Two of China’s biggest steelmakers agreed to merge their listed units, moving a step closer to a union that would create the nation’s biggest mill and a company with the scale to rival ArcelorMittal SA (IW1000/52).
The publicly traded arm of Shanghai Baosteel Group Corp., the second-biggest Chinese mill by output, will swap shares with the listed unit of Wuhan Iron & Steel Group Corp., its No. 6 steelmaker, the smaller company said in a statement Tuesday. The parents remain in talks about restructuring, Wuhan said, without elaborating. A merger of the groups would be the biggest tie-up since the creation of ArcelorMittal nearly a decade ago.
China’s President Xi Jinping has pledged to shake up the country’s state-owned enterprises as part of so-called supply-side reforms to eliminate excess capacity and bolster an economy growing at its slowest rate in decades. Baoshan’s tie-up with its smaller peer would be the biggest restructuring yet for a state-dominated steel sector struggling with overcapacity and poor profitability. The plan is still under discussion and hasn’t been finalized or approved by government regulators, Wuhan said.
The planned merger is “a sign to show that the Chinese government is very committed to supply-side reform,” Xiao Fu, head of commodity strategy at Bank of China International, said by phone from Beijing. “The momentum is gathering pace and that big trend is not going to reverse.”
The merger was flagged in announcements in June, when the companies’ listed units halted their shares and said their parents were in discussions about a restructuring. China has a long-stated aim of creating bigger steelmakers with chunkier market shares and greater sway over prices and production. Merging the biggest mills would reflect the government’s goal of raising the share of output by the biggest ten producers to 60%, Daniel Kang, analyst at JPMorgan Chase & Co., said by phone from Hong Kong.
“The government is determined to pursue mergers and acquisitions,” said Wu Wenzhang, founder and president of consultancy Shanghai Steelhome Information Technology Co. “After mergers, capacity can be reduced more effectively. This is the big possibility.”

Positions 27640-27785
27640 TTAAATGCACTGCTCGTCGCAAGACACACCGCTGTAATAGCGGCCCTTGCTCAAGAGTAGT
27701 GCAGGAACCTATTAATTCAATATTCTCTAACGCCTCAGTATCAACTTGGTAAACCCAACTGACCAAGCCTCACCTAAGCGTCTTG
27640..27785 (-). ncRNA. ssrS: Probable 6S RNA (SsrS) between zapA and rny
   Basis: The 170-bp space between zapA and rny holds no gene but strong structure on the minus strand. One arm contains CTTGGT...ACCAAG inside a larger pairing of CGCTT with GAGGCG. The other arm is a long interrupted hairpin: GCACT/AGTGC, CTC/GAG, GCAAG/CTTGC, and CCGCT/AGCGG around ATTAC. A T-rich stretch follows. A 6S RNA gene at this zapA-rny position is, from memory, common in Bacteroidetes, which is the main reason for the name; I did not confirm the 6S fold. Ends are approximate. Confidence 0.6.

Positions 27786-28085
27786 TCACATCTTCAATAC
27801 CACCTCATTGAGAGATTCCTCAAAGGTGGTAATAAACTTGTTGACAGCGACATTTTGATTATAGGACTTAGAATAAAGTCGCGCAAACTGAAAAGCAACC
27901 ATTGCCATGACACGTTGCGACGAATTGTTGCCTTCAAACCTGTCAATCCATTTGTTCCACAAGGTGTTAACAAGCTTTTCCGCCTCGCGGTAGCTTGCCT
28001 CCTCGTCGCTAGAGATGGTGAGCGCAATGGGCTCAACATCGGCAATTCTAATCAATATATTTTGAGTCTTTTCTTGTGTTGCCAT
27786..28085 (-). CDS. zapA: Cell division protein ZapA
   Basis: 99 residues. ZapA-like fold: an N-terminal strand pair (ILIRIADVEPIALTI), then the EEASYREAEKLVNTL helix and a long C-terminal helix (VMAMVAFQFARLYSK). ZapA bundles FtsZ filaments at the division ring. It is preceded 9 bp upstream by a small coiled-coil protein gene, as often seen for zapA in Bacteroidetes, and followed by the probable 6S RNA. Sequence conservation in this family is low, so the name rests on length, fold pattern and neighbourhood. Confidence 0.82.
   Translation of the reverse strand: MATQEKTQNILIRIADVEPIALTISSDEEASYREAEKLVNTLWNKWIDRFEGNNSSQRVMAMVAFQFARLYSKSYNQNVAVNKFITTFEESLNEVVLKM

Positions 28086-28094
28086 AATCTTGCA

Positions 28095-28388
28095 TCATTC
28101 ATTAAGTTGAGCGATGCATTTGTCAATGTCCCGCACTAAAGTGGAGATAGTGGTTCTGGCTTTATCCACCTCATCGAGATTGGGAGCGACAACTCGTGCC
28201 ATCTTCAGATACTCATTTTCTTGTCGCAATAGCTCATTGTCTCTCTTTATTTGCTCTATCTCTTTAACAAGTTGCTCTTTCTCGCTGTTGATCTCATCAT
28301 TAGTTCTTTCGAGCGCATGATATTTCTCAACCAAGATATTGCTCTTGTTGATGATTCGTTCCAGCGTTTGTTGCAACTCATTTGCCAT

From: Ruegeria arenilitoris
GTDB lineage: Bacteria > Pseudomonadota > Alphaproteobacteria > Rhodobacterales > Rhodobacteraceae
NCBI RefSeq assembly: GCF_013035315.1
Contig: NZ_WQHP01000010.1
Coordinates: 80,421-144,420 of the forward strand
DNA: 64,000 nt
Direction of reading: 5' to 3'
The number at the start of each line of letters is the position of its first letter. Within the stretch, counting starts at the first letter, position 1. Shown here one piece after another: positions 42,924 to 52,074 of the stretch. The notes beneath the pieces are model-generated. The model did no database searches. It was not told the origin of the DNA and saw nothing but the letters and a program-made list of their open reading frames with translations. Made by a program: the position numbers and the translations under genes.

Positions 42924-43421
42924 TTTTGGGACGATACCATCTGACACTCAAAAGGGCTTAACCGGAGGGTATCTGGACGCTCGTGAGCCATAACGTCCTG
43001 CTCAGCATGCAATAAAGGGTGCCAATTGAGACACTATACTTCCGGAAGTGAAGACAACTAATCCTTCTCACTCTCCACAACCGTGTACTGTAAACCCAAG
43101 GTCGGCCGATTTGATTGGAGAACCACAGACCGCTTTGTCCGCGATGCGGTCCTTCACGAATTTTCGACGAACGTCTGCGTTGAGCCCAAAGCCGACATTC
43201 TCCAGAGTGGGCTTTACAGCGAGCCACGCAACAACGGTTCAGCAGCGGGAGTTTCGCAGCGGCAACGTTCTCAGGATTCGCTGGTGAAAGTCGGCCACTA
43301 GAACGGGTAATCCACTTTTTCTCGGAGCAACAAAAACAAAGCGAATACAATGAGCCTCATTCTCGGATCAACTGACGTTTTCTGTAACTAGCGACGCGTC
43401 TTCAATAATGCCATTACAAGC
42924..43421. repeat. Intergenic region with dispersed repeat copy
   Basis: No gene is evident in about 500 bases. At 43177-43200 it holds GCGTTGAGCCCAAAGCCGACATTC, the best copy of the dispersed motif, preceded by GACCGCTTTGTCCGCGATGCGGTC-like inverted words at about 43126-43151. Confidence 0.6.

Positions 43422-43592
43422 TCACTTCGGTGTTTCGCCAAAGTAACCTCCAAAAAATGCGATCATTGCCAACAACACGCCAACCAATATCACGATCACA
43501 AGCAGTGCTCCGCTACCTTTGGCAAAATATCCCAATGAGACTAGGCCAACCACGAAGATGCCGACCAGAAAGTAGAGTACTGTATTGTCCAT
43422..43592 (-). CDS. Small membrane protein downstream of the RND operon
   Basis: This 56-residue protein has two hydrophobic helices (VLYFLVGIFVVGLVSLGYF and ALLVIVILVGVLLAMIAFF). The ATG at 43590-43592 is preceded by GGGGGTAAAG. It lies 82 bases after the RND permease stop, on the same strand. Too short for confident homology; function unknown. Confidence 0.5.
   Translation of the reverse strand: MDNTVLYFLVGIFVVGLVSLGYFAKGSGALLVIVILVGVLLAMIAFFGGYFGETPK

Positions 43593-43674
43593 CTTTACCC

Other deals are on the cards. China aims to establish two major steel groups, one in the north and one in the south, people familiar with the matter said in August. The northern union of Hebei Iron & Steel Group with Shougang Group would be the nation’s biggest producer, with output of 76 million metric tons last year for a share of national production at 10%, topping Baosteel-Wuhan’s 8% share in the south, according to 2015 figures.
Ansteel Group Corp., the country’s fourth-biggest producer, could merge with regional peer Benxi Steel Group Corp., Shanghai Securities News reported earlier Tuesday, citing China Iron & Steel Association Vice Secretary General Chi Jingdong. The listed units of both companies said in statements they had no knowledge of any merger. Li Xinchuang, vice chairman of the steel association, declined to comment when reached by phone.
ArcelorMittal, formed in 2007 when Mittal Steel Holdings AG took over Arcelor SA in a landmark deal for the global steel industry, produced 97 million tons of steel last year and has a market value of $17.2 billion. Baoshan and Wuhan were worth $16.3 billion combined as of the June 24 close.
China’s steelmakers have enjoyed better profits so far this year amid a recovery in prices, but its top producers have warned of more trouble ahead as demand goes into a long-term decline after decades of explosive growth. China produced 803 million tons last year and its exports have ballooned as domestic demand slows. That’s prompted trade action from India to the U.S. and calls for China to keep its oversupply in check.
China’s crude steel-producing capacity reached a record 1.2 billion tons at the end of 2015, according to the China Iron & Steel Association. The government has told the steel industry to speed up the pace of mandated capacity cuts, after earlier this year ordering 150 million tons of capacity to shut by 2020. China’s efforts to reshape the industry are unlikely to create any effective capacity constraints on steel producers this decade, keeping exports at high levels, according to Macquarie Group Ltd.
While a Bao-Wuhan merger would create synergies in auto-sheet production, marketing and raw material purchases, Wuhan is likely to be a drag on the larger company’s bottom-line and add to its debt burden, according to Custeel.com, an industry consultancy. Both S&P Global Ratings and Moody’s Investors Service have called the prospective restructuring credit negative.
By Bloomberg News